14 Reasons Why Moon Festival Is A Big Deal In Asia

It’s about the food, love, and fables!

If you looked up at the night sky this past weekend, you probably saw the moon round, stunningly silver and luminously bright. On August 15th of the Lunar Calendar every year, folks in China, Hong Kong, Taiwan, Singapore, Vietnam, and South Korea celebrate Mid-Autumn Festival. Also referred to as the Moon Festival in Mandarin-speaking cultures, this is a special time that poetically combines Asian history, astrology and fables.

If you happen to be in Asia now, munching on a leftover red been moon cake; you’ve been plausibly wondering why Moon Festival was such a big deal! Here are 14 reasons why.

1. It’s been around since the Shang Dynasty 商朝.

Experts studying Chinese culture believe that Mid-Autumn Festival first started by worshipping Mountain Gods after each harvest during 1600–1046 BCE.

2. But the fest REALLY started trending during the Tang Dynasty 唐朝 with formal celebrations.

Emperor Xuanzong of Tang 唐玄宗 was the one who held formal celebrations of the Moon Festival, which ignited the rest of the country to follow suit.

3. The first time “mid-autumn 中秋” appeared as a legit terminology was in “Rites of Zhou” 周禮.

During Zhou Dynasty 周朝 (1046–771 BCE), the words “mid-autumn 中秋” was first seen in a collection of bureaucracy and organizational theory during the dynasty.

4. Empress Dowager Cixi 慈禧太后 was a big fan of Mid-Autumn Festival.

During the late 19th-century, one of the most famous empresses in Chinese history, Dowager Cixi, adored Mid-Autumn Festival so much that she spent every August 13th and 17th hosting labyrinth of rituals.

5. Ancient Chinese believe the moon is connected to a woman’s menstrual cycle.

Back in the day, Chinese called a woman’s menstruation cycle “monthly water”, believing that the Earth’s only permanent natural satellite symbolizes rejuvenation.

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6. The Zhuang people 壮族 believe the sun and moon are a couple.

The ethnic group in southern China believes the stars are the children of sun and moon. When the moon is pregnant, it becomes round. When it’s crescent, it has given birth to a child. Hence, women often worship the moon during the festival.

7. The famous fable 嫦娥 Chang’e: Moon Goddess of Immortality!

One of the most famous myths in China, Hong Kong and Taiwan features Houyi 后羿 – God of Archery – who lived during a time when people suffered from overheating with 10 suns shining on Earth. Houyi shot down nine suns and left one for mankind. When he became a tyrant ruler, his people suffered greatly. When he discovered the elixir of immortality, his wife Chang’e took the elixir instead to protect locals from further suffering caused by Houyi. She ascended to the heavens and forever lived on the moon.


8. Celebrating harvest. Bring in the money, baby!

Back in agriculture days, Mid-Autumn Festival was a time to enjoy success from reaping rice and wheat. Today, it’s a celebration of successful businesses. Some companies even give bonuses during this time.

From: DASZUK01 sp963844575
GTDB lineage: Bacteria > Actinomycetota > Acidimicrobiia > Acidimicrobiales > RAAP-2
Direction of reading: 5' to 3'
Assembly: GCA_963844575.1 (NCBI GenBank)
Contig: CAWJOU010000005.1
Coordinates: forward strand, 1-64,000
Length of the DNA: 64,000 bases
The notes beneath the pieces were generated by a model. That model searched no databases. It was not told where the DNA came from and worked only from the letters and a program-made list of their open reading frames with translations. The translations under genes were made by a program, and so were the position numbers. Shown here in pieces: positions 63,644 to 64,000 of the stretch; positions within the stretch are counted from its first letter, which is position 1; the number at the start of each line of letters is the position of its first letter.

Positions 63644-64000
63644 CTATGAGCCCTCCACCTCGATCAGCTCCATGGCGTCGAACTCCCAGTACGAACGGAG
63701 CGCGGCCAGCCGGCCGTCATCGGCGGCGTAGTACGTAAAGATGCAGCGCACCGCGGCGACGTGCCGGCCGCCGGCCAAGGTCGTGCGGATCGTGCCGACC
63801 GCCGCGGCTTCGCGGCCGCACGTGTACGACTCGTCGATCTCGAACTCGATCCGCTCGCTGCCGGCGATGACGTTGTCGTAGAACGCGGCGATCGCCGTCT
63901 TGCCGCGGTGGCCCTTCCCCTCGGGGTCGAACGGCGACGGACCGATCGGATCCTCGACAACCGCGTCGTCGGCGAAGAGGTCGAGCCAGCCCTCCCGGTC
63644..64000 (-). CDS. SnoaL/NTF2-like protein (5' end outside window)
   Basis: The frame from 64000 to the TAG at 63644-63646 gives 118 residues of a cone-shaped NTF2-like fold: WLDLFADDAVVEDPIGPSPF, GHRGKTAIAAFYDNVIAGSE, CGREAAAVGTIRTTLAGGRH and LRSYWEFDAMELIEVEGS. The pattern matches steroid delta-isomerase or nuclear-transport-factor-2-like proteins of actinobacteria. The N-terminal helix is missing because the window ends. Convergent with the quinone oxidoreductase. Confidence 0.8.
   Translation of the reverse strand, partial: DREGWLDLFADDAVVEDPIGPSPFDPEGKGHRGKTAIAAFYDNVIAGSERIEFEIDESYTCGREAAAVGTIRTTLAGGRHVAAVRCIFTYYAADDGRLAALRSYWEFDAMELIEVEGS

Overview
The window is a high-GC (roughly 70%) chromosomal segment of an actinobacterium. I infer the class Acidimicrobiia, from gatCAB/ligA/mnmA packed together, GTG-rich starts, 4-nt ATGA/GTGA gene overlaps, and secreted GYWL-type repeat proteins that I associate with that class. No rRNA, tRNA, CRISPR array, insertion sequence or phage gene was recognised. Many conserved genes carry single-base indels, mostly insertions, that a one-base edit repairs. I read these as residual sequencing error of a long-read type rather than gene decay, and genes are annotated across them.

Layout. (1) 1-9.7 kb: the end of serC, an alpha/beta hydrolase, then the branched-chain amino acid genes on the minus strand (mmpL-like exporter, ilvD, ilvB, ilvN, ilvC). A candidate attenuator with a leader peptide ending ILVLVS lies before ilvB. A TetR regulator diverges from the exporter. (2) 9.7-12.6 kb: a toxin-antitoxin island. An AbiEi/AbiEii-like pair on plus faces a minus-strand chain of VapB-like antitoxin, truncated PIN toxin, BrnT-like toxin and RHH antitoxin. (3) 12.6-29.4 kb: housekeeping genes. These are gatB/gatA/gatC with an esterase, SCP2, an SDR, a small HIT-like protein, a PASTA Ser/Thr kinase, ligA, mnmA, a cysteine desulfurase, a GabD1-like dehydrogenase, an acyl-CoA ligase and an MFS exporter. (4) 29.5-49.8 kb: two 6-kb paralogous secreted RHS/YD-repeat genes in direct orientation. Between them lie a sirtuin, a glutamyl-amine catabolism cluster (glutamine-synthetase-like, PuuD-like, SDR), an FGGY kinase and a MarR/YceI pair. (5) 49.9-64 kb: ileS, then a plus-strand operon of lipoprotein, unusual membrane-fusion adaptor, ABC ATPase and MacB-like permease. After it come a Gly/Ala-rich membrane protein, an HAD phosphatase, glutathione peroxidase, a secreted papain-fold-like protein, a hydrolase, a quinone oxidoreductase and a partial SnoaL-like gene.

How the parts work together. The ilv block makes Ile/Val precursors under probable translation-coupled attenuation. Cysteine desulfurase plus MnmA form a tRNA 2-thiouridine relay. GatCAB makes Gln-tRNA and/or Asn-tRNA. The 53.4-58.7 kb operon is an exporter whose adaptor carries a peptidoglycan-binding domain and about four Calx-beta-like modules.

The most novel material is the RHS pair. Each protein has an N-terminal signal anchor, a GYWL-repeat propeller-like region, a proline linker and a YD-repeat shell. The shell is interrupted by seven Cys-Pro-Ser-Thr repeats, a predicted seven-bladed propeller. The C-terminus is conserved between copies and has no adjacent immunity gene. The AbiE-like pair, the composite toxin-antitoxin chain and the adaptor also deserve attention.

9. Last season to fete with outdoor activities.

As the seasons turn a page from summer to fall, Moon Festival is a last chance to officially say goodbye to summertime. You’ll see the Chinese and Taiwanese hosting BBQs with friends and family reunions.

10. In Vietnam, a good centerpiece = a good wife.

Daughters in Vietnam will make embellished centerpieces with tons of treats for their younger siblings. When these homes welcome guests, beautiful centerpieces mean how crafty daughters are and that they’re ready to make skillful wives.

11. Moon cakes 月餅 … YUM!

Often filled with red or mung beans, moon cakes 月餅 are seasonal pastries that symbolize unity and harmony.

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waiting for the moon Thailand is raining

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12. The season of matchmaking!

It’s not only in the western culture that September is a popular month for weddings. Mid-Autumn Festival has always been a trendy time for matchmaking and celebrating marriages.

13. Pomelo 柚子 makes a fruity treat AND a great game for the kids.

In Asia, you’ll find Pomelo or “Youzi” 柚子 all over markets since it’s the fruit in season and representative of Mid-Autumn Festival. You’ll probably see local kids cut the skin of the fruit and wear it as a funny hat.


14. Moon-o-lanterns 燈籠 are o-so-pretty!

Another major component to Moon Festival is the sight of red lanterns lit throughout major cities. Brightly shining lanterns, floating sky lanterns, riddles written on lanterns are all parts of the mid-autumn traditions. Let’s not forget that back in the day, lanterns symbolize fertility.

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#moonfestival #chinatown #dtla #red #lanterns

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What’s your favorite festival in Asia? Share with us in the comments.

Wendy Hung


As the founder of Jetset Times, Wendy is an avid traveler and fluent in five languages. When she's not traveling, Wendy calls Paris and Taipei home. Her favorite countries so far from her travels have been: Bhutan, Iran, and Russia because they were all so different! St. Bart's was pretty amazing too (wink)!

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